I started a third batch of twelve prototypes that were all identical in configuration. I had efficiently completed the machining and body lamination when I saw the plant engineer holding one of the twelve bodies. He was taking to Carl Miksch near the spindle-shaping machine. After they finished, I asked Carl what was up. The engineer had had an idea for a shaping fixture to cut out the electric bodies. Carl was very skeptical and so was I, but this fellow was awfully bullheaded. He returned with a poorly-crafted half-inch slab of heavy steel, cut to the rough contour of our electric guitar shape. There was a plastic handle sticking straight up out of the fixture. 

        Carl was so appalled and protective of his equipment that he flatly refused to do the operation. The engineer stubbornly decided to do it himself. He mounted my best body blank onto his contraption, tightened the plastic handle and pushed it hard into the cutter. There was a loud crack. It happened so quickly. Carl and I watched from a distance in amazement. The whole fixture, all fifty-five pounds of it with the body attached, went flying through the air at jet propulsion speed and embedded itself in a sheetrock wall thirty feet away. Had anyone been in its path, they would have surely been laid to a quick rest. Carl walked over to Eugene and physically removed him from the department.

        The next day, I found the test body in the garbage. The shaper blade had taken a nice chunk out of it, but with a little creativity and inlay, it was salvageable. I retrieved it and took it home. It became a lovely fretless bass that for obvious reasons, I called “The Maverick.”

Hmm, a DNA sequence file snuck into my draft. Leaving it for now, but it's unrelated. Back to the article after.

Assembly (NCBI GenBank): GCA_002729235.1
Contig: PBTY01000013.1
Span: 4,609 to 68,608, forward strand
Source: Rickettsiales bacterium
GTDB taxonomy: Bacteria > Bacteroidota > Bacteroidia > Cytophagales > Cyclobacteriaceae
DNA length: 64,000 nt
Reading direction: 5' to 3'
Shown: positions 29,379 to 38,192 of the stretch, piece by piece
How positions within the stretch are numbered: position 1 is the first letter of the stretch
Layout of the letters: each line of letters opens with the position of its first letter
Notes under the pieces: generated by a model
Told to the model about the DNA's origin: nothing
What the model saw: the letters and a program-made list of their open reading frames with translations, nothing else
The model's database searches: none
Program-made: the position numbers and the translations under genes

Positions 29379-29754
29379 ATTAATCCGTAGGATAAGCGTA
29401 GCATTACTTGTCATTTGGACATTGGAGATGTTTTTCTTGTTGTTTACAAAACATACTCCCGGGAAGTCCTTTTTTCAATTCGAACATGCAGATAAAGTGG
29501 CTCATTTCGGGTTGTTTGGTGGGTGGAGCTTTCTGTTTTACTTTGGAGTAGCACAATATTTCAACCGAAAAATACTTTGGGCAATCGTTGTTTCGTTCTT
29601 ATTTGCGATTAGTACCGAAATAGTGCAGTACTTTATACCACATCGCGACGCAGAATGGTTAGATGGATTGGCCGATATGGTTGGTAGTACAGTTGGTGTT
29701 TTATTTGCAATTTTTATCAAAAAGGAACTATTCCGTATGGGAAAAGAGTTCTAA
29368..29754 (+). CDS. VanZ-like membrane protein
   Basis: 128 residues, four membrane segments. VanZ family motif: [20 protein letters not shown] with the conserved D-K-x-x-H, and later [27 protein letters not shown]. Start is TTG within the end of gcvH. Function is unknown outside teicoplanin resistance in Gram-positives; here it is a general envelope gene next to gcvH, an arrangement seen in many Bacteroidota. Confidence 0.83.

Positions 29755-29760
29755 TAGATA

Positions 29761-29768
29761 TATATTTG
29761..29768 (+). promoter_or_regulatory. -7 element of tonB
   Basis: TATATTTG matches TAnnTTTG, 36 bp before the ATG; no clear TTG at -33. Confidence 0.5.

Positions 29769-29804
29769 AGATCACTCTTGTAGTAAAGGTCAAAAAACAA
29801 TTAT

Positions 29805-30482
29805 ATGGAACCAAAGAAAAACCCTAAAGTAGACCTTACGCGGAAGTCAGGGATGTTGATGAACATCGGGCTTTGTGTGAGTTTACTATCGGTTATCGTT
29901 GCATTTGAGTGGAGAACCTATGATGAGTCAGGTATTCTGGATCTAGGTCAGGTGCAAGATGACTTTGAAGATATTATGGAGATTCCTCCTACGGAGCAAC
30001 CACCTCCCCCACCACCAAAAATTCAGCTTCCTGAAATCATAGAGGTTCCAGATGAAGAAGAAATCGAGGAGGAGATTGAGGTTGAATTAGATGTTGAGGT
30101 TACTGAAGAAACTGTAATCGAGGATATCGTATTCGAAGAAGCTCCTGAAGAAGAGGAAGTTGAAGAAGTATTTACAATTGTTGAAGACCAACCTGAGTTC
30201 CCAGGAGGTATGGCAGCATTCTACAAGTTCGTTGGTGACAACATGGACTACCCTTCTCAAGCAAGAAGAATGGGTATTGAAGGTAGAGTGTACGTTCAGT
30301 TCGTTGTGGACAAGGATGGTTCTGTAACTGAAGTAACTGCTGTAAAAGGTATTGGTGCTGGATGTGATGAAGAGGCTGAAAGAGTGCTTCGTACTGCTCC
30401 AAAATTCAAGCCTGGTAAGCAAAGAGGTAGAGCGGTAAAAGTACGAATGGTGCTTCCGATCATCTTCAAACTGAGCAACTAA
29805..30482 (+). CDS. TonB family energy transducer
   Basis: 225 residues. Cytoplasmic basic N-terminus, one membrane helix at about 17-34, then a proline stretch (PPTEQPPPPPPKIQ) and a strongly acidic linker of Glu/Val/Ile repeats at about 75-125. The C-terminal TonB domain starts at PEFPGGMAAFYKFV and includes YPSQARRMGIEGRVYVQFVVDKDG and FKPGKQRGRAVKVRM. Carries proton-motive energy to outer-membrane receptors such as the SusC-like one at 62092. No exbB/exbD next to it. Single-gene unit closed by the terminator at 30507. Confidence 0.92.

Pinstripe Electric Guitar (1 of 2)

Walnut, maple, mahogany, rosewood,  ebony, Haz Labs active electronics. 1979

Salvaged "Maverick" Bass

1978

Pinstripe Electric Guitar (2 of 2)

Mahogany, maple, rosewood, ebony, Haz Labs active electronics. 1979

Collaborations with Ken Dieterly

     Martin’s Purchasing Manager Bill Minnich had previously worked in the furniture industry. When Martin sought a woodworking shop to outsource the lamination and machining of E-18 electric guitar bodies and necks, Bill remembered his old friend Ken Dieterly of Milford Furniture Company. Ken was the perfect choice. He was an old school woodworker with a particular expertise in jury-rigged efficiency. He loved the challenge of a difficult project and tackled everything with a “can do” enthusiasm.

     I developed a great respect for Ken and we became friends. His machining and finishing capabilities enabled us to collaborate and complete several personal guitar projects that were intended to extend the designs that Martin had settled upon. Our mutual obsession with lamination combined with his abundance of native hardwood cutoffs yielded the two neck-thru-body prototypes shown on this page. He also produced a popular line of Martin-branded butcher block cutting boards made with similar contrasting wood patterns.

     Ken knew many great woodworkers. Through him, I became friends with a local woodturner named Mike Mode whose passion for lathe turning inspired me. Mike went on to become one of America’s most respected turners. 

     When the Church of Art started to take shape, I enlisted Ken’s talents to fabricate the beautiful maple and walnut kitchen cabinets in the church and Mike made special ebony and boxwood drawer pulls. This was all in keeping with my desire to construct my entire reality out of wood.

Business Card for Ken Dieterly (circa 1980, information not current)